tested for the MTO reaction. Table 1 summarizes the results
of the MTO reactions for a reaction time of 90 min at 673 K.
The conversions of methanol were nearly 100 % with all
samples except [Al]-TTZ-1. Note that the selectivity to
propene over the RTH-type zeolite samples was higher than
that over either ZSM-5 or SAPO-34. In particular, the
selectivity to propene over [Al,B]-RUB-13 reached about
Table 1: The results of the MTO reactions for a reaction time of 90 min at
673 K.[a]
[Al,B]-RUB-13
[Al,B]-TTZ-1
[Al]-TTZ-1
SAPO-34[b]
ZSM-5
Si/Al
Conv. Selectivity [%]
[%]
C1 C2= C3= C2 + C3 C4–C6 DME
90
108
41
n.d.[c]
50
100
97
78
100
100
0
0
0.8
0.8
0.8
26.4
26.7
22.6
41.8
19.0
46.9
43.7
44.8
41.2
32.9
1.3
0
0.8
0.5
4.3
25.4
21.2
27.7
15.6
42.9
0
0
3.5
0
0
[a] Reaction conditions: catalyst 100 mg; temperature 673 K; W/F
34 g cat. h (mol MeOH) 1; weight hourly space velocity (WHSV) of
methanol 1.0 h 1; partial pressure of MeOH 5.0 kPa. W/F = weight/
flow (see Experimental Section). [b] SAPO-34 was prepared according to
the literature.[16] [c] Not determined.
47 %. It is noteworthy that the high conversion and selectivity
over [Al,B]-RUB-13 were unchanged during a reaction time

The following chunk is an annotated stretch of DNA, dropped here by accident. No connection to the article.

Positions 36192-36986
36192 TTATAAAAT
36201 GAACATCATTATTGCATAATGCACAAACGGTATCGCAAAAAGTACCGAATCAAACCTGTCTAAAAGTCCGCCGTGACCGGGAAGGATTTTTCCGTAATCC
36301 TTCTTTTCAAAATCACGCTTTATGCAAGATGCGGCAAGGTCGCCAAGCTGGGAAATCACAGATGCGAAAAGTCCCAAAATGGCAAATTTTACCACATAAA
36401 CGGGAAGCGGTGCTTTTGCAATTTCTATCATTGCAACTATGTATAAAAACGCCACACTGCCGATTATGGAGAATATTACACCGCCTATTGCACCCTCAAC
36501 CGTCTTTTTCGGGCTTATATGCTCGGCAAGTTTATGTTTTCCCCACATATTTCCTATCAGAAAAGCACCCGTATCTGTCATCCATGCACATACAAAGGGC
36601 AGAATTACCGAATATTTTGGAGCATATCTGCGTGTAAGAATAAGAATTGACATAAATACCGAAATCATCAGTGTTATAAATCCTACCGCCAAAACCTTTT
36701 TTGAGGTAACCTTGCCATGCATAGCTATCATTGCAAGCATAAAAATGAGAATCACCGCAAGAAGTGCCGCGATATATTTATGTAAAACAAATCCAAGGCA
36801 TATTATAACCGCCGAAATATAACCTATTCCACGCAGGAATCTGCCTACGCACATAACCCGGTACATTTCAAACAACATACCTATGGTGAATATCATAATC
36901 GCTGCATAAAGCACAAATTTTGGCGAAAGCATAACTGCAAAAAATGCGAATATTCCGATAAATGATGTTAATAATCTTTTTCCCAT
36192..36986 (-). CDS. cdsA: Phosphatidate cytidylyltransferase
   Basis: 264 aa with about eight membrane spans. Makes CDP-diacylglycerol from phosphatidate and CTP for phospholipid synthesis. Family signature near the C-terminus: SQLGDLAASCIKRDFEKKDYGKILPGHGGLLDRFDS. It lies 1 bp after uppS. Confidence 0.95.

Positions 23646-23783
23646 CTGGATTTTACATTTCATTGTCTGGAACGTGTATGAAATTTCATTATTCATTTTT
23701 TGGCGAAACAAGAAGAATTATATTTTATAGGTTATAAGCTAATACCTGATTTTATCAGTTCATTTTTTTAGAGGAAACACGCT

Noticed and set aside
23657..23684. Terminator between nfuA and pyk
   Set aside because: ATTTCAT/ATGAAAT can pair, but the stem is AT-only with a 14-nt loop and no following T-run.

of 180 min (Figure S7 in the Supporting Information). The
formation of coke was hardly observed, irrespective of the
method of synthesis (less than 0.1 g (g zeolite) 1). The conversion of methanol over both SAPO-34 and ZSM-5 was also
unchanged during a 180 min reaction. The selectivity to
propene over SAPO-34 was found to be 41 % for the reaction
time of 90 min, while it was slightly decreased for the longer
reaction (Figure S8 in the Supporting Information). In the
case of ZSM-5, the selectivity to C4–C6 paraffins was the
highest among all products at reaction times longer than
60 min owing to the medium pore size of the MFI-type zeolite
(Figure S9 in the Supporting Information). These results
indicate that the RTH-type zeolites would be promising
catalysts for the MTO reaction to selectively produce
propene. Further investigation of the effect of acidity and
the role of the zeolite structure are currently under way.
In conclusion, RTH-type zeolites containing various
heteroatoms were synthesized
using organic SDAs according
to the original procedure with
modifications. Furthermore,
we successfully developed an
organic-SDA-free route to
RTH-type zeolites for the
first time. [B]-TTZ-1, [Al,B]TTZ-1, [Ga,B]-TTZ-1, and
[Al]-TTZ-1 were all synthesized under organic-SDA-free
conditions. Our achievements
should allow wide practical
application of RTH-type zeolites. Furthermore, our stratFigure 4. a) XRD pattern and b) 27Al MAS NMR spectrum of [Al]-TTZ-1 (Si/Al = 41).
10070 www.angewandte.de
2009 Wiley-VCH Verlag GmbH & Co. KGaA, Weinheim
Angew. Chem. 2009, 121, 10068 –10071
Angewandte
Chemie
egy using seeds will accelerate SDA-free synthesis of zeolites;
quite a few zeolites conventionally synthesized with expensive organic templates might be able to be prepared by an
organic-SDA-free routes in the near future.
Experimental Section
The metallosilicates with an RTH topology ([M,B]-RUB-13, M = Al,
Ga, and Fe) were synthesized according to the original recipe of
RUB-13 with modifications.[8] In a typical synthesis of [Al,B]-RUB13, boric acid (Wako) and aluminum sulfate (Wako) were added